Longtime FFRF Member Jan Brazill died on May 15 in Denver at age 93.
Jan was a frequent contributor to the pages of Freethought Today. In one column, she wrote: “A world without religion could concentrate on the greater good for humanity, employing science and logic rather than dogma. The time, energy and resources now expended on religion could be devoted to preserving our fragile environment for future generations and ensuring that every individual has the means to experience the fullness of the life we’re given.”
She was born to a farming family in Rosen, Ohio, on Nov. 27, 1926. She was the fourth and youngest child with two older sisters and a brother. After high school, her sisters entered secretarial school, but Jan enrolled in college as an English major at a time when not many women took that route.
After college, she took a summer job in Bar Harbor, Maine, on a lark and met and fell in love with Bob Kenney. They had a daughter, Barbara, their only child. Jan became a single parent in the mid-1950s, going to work in the transportation office at Dow Air Force Base in Bangor, Maine. She loved going to the ocean, particularly Acadia National Park, to explore the tidal pools or feed the sea gulls.
She married again in 1962 to George Brazill, and when Dow Air Force Base closed, the family moved to Colorado Springs, Colo., where she worked at the Air Force Academy as a computer programmer/systems analyst in the early days of computing. She was known for her strong work ethic and persistence when approaching computer problems, often serving as the go-to person for program “bugs.”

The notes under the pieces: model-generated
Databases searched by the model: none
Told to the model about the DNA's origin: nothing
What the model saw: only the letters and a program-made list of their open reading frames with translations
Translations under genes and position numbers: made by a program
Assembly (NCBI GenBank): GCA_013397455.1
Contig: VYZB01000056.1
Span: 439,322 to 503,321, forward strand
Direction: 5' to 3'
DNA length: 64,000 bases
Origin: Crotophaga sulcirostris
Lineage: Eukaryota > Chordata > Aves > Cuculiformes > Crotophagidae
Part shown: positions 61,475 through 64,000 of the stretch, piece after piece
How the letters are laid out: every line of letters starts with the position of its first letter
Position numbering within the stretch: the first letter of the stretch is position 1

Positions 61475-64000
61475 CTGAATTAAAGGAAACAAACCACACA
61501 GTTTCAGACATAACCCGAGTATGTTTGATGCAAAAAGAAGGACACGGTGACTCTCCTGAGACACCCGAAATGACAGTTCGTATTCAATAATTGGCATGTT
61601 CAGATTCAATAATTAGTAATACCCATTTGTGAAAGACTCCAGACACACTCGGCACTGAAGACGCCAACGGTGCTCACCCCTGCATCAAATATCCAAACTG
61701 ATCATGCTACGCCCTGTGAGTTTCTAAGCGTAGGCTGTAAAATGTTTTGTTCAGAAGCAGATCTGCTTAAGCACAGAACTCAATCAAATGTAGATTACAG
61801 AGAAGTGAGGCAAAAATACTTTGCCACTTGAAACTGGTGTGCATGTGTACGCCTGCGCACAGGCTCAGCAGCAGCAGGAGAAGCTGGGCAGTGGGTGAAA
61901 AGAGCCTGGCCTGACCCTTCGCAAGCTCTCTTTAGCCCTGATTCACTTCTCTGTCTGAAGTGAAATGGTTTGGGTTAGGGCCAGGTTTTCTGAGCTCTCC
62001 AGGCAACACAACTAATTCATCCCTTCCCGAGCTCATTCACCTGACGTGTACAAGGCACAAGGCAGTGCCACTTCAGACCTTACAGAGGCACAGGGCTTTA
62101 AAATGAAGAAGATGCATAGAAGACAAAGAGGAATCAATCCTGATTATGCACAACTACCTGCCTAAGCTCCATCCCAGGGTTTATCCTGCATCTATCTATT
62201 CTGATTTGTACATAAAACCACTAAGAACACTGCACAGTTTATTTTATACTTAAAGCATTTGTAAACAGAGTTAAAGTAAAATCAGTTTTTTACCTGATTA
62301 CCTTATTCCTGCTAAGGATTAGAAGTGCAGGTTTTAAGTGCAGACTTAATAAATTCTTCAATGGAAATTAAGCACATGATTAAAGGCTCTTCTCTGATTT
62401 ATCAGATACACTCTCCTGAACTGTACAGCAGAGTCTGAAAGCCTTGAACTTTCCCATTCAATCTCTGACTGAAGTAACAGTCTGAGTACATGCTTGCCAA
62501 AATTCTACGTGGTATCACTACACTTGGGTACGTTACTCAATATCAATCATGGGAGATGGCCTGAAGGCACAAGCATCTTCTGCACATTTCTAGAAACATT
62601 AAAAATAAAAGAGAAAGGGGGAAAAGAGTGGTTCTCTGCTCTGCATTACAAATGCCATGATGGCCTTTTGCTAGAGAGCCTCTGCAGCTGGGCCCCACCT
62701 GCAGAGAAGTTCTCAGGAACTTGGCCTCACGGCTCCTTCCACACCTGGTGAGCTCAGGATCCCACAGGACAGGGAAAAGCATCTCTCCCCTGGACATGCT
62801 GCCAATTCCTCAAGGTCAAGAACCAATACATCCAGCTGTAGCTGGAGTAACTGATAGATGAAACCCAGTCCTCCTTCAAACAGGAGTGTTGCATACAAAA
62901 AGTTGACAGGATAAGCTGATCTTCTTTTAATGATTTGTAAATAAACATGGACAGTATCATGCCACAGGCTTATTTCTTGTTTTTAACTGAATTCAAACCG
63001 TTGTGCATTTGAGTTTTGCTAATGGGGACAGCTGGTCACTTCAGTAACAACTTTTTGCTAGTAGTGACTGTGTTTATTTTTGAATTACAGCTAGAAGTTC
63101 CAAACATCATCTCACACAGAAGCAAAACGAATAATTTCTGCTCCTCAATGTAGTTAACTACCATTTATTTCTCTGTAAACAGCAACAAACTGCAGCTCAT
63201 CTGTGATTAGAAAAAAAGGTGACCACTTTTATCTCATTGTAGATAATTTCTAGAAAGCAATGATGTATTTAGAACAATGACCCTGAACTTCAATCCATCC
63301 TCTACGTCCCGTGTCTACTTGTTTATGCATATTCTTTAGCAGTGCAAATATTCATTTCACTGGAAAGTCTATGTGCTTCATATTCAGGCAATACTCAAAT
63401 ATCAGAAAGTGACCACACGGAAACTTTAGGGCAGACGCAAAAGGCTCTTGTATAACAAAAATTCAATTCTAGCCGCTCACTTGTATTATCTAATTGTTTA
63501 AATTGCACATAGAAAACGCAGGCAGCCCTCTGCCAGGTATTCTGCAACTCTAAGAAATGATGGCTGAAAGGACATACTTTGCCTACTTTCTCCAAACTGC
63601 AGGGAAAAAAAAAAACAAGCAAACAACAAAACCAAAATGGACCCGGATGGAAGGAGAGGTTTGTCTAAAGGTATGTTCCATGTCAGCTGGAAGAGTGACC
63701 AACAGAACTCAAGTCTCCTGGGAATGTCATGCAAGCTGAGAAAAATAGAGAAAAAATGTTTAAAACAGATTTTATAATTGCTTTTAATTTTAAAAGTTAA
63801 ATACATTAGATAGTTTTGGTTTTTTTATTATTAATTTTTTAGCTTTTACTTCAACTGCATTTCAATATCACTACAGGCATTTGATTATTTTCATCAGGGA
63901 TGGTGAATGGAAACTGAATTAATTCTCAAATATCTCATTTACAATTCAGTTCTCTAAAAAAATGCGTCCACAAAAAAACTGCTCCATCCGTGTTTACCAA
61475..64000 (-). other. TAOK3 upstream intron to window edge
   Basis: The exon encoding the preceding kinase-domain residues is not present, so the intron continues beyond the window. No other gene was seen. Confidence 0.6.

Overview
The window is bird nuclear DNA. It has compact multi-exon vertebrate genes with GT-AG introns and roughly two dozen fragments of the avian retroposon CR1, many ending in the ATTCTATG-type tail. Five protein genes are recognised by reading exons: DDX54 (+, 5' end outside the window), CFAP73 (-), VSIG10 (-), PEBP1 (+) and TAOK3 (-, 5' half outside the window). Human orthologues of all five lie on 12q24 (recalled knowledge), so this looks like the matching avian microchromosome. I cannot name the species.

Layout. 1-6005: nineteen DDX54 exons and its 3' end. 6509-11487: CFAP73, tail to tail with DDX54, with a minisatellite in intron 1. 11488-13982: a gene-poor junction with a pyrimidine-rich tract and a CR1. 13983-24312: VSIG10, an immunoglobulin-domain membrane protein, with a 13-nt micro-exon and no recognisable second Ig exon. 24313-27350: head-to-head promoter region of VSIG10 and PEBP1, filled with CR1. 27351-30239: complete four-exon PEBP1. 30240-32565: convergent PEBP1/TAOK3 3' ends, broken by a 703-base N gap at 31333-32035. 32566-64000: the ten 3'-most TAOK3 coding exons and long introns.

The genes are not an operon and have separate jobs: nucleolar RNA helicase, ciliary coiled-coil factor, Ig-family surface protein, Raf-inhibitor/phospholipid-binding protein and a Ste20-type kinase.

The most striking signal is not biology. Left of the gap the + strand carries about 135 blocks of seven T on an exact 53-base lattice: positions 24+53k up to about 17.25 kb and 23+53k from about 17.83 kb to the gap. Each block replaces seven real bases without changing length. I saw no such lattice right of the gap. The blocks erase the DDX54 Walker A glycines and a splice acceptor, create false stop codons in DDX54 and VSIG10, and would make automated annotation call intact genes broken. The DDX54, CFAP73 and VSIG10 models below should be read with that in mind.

Jan always had an adventuresome spirit. She and her husband went to Germany in 1981 for four years, where she worked for NATO and traveled at every opportunity.
After her husband had a heart attack, she relocated with him to El Paso, Texas, to live at a lower altitude. There, Jan became active in liberal causes, especially those that dealt with women’s issues. When George’s health improved, they returned to Colorado Springs and Jan retired from civil service.
She and George moved to the Inn at Garden Plaza in 2009. Jan took on many tasks in retirement. She wrote countless letters to the editor in support of what she believed in and was a columnist for the Freethinkers magazine. She was a strong supporter of women’s choice and volunteered at Planned Parenthood with her husband for escort duty.
Jan was a champion of rational thinking and being informed. She facilitated the Inn’s Philosophical Café sessions on Wednesday mornings, researching and presenting information on issues of the moment, especially dealing with political, scientific and environmental topics. The Café was one of the highlights of her week.
She played dominoes and bridge and read vociferously. Generous with her time and attention, she loved to sit with friends over a glass of wine at the inn. Jan was a good listener, always eager to have a spirited conversation.
“Dan and I, who met and corresponded with Jan for many years, as did FFRF founder Anne Gaylor, were very sad to learn of Jan’s death,” says Annie Laurie Gaylor, FFRF’s co-president. “She was an FFRF member since 1979, who ardently supported women’s right to be free from religious control.”